At this very moment

//At this very moment

At this very moment

Individuals, just as they are,
reveal the unity of Buddhas and beings,
without inside or outside.
It is wholly manifested
at this very moment,
in this very place.

Gesshu Zenji, 17th-century Zen master

By | 2015-10-02T19:57:16+01:00 juillet 26th, 2007|Textes|9 Comments

About the Author:

Enseignante Zen et poète, Sensei Amy “Tu es cela” Hollowell est née et a grandi à Minneapolis, aux Etats-Unis. Arrivée en France en 1981 pour étudier la littérature et l’histoire, elle y est restée, s’installant à Paris, où elle élève ses deux enfants et gagne sa vie en tant que journaliste. The Zen teacher and poet Amy “Tu es cela” Hollowell Sensei was born and raised in Minneapolis, but came to France in 1981 to study literature and history and has lived in Paris ever since, raising her two children and making a living as a journalist.


  1. little lake 9 octobre 2007 at 0 h 14 min - Reply

    thank you very much for your reply.

    "A true witness is one with the witnessing"
    There is just ‘the witnessing’ –
    exactly – never looked at it that way;
    in the way like ‘there is just the drawing"
    or there is "just the speaking" – Or the "cleaning the carrots".

    ‘To witness’ can be a lot. On a lot of levels. Going from conceptual – gestalt – microgestalt ( a peace of a line , a shadow) – ‘pure observation’ – … – ?
    ‘Whatever arises’- can be a lot – everything at the same time – when we don’t create foreground and background…

    "There are no outsiders"
    in which way do you mean?

    Yes Meditation – that’s a great name: clear and simple!

  2. Tu es cela 5 octobre 2007 at 10 h 13 min - Reply

    A witness is a subject observing an object. Separation is the very nature of the act of witnessing. A true witness is one with the witnessing.

    The koan is a tool that serves to close this gap between subject and object: We are the koan.

    I am not a practioner of anapanasati. But the essence is this, too: We are the breath.

    There are no outsiders, thus it is essential to become aware of our dualities and include them in the panorama of the whole of life. Welcome whatever arises: This is what I call Yes Meditation.

  3. little lake 4 octobre 2007 at 22 h 14 min - Reply

    We can only call it "ours" when we are not separate from it.

    this is very important to me.
    Have always had question about it.

    When we are witnessing our ‘suffering/…/… ‘ (Vipassana)
    we are an outsider.

    It is a different way as ‘entering’ our ‘suffering’ (Koan? – but I never did koan)
    we become our suffering.

    when you do anapanasati for ex.
    mostly we are not capable to just observe our breath. We are constructing our breath. Forcing it. For our attention is not ‘awarenes’ but ‘concentation’. Not ‘being’ – observation – but ‘doing’ concentration.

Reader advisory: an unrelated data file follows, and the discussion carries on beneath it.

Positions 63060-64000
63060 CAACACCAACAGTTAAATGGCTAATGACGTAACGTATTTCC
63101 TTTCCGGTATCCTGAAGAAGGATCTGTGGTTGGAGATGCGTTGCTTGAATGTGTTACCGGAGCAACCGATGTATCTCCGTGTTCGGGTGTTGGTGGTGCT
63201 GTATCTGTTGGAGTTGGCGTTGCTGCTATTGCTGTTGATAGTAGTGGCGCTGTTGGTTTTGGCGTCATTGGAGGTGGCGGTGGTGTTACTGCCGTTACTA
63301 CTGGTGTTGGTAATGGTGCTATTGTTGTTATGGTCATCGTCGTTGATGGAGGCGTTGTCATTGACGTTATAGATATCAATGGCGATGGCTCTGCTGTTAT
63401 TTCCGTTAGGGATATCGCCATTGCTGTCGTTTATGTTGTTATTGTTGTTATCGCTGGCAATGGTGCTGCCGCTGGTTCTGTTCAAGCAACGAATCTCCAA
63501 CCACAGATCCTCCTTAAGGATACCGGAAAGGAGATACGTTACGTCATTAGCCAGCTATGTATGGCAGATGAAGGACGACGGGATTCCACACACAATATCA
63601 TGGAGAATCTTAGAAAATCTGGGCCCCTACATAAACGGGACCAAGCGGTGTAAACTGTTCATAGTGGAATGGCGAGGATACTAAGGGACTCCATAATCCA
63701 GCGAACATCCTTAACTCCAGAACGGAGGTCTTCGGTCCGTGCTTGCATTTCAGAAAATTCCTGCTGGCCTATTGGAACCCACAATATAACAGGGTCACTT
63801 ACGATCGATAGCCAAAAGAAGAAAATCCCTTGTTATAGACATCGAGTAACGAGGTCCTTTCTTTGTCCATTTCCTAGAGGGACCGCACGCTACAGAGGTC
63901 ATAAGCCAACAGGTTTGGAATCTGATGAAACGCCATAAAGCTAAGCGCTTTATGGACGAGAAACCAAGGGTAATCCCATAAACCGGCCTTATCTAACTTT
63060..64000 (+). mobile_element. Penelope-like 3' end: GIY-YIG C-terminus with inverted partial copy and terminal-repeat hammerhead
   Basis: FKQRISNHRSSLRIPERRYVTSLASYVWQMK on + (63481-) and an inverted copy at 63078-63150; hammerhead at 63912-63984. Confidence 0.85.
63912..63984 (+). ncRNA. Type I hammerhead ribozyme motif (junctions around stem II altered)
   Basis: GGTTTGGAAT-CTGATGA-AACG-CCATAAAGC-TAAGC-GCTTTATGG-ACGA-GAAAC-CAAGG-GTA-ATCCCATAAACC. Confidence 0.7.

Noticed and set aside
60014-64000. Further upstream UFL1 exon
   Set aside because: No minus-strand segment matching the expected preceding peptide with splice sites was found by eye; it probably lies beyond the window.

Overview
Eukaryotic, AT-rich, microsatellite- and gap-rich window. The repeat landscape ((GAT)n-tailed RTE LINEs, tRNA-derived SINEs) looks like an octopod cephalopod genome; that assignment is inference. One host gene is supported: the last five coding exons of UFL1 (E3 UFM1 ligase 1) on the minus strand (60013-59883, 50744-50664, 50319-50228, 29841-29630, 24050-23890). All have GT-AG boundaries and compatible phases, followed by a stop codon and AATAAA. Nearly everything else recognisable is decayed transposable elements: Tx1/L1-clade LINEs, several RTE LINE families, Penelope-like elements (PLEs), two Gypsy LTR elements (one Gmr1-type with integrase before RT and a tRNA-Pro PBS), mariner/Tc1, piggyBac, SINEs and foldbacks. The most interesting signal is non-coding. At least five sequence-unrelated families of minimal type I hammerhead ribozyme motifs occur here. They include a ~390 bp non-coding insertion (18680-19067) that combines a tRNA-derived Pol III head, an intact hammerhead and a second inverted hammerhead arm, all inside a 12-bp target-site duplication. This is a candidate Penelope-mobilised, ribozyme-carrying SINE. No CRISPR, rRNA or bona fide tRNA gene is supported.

It is like it is not the right tension. Mostly to much? There is no ‘lightness’ in it?It is not ‘just there’. We are grasping?
    When we are just ‘realy observing’ it is just the second before we become our breath?
    Why should we cultivate the outsider?

  4. tu es cela 3 octobre 2007 at 11 h 11 min - Reply

    There is nothing "wrong" with separation. Or with suffering. Or with pain or joy or boredom or fear or…

    We can only call it "ours" when we are not separate from it.

    Perfection/nonseparation here and now is appropriate action in an imperfect world.

  5. little lake 1 octobre 2007 at 10 h 38 min - Reply

    "Our fundamental suffering is separation."

    – This tender loneliness , mostly baried under a lot of ‘important’ ‘doing and action’ –

    And no.
    At the same time separation is ok. It is perfect.
    Becaus it is there. It is real. It is "present". It is ours.

  6. Tu es cela 23 septembre 2007 at 21 h 50 min - Reply

    Our fundamental suffering is separation.

    When we want a thing, any thing, there is separation. As the sixth patriarch of Zen, Hui Neng, said: From the beginning, not a thing is.

    Everything is interesting. Everything is ours.

    The dunghill is in bloom.

    Whatever it is, just do it. What else do you have to do?

  7. little lake 21 septembre 2007 at 20 h 56 min - Reply

    But when you "want" " some-‘thing’ " (awakening), you reject the rest?
    In making a goal , your awareness is not open in the moment?

    "All" projections comming up on the screen of our minds, are interesting to us? They are all perfect? Becaus they are ours – to work with? Our way? We are the way? And because everything comes from something?
    Our dunghill is the food for our blossoming garden?

    Pablo Picasso, the famous french bouddhist?: I do not search , I find…

  8. tu es cela 18 septembre 2007 at 15 h 08 min - Reply

    An evening chant during retreats goes like this:

    Let me respectfully remind you:
    Life and death are of supreme importance.
    Time swiftly passes by
    And opportunity is lost.
    Let us awaken! Awaken!
    Take heed:
    Do not squander your life.

  9. little lake 15 septembre 2007 at 22 h 53 min - Reply

    Someone told me of being afraid waisting his/her time during sitting.
    I wonder "how could we ever waste time?"

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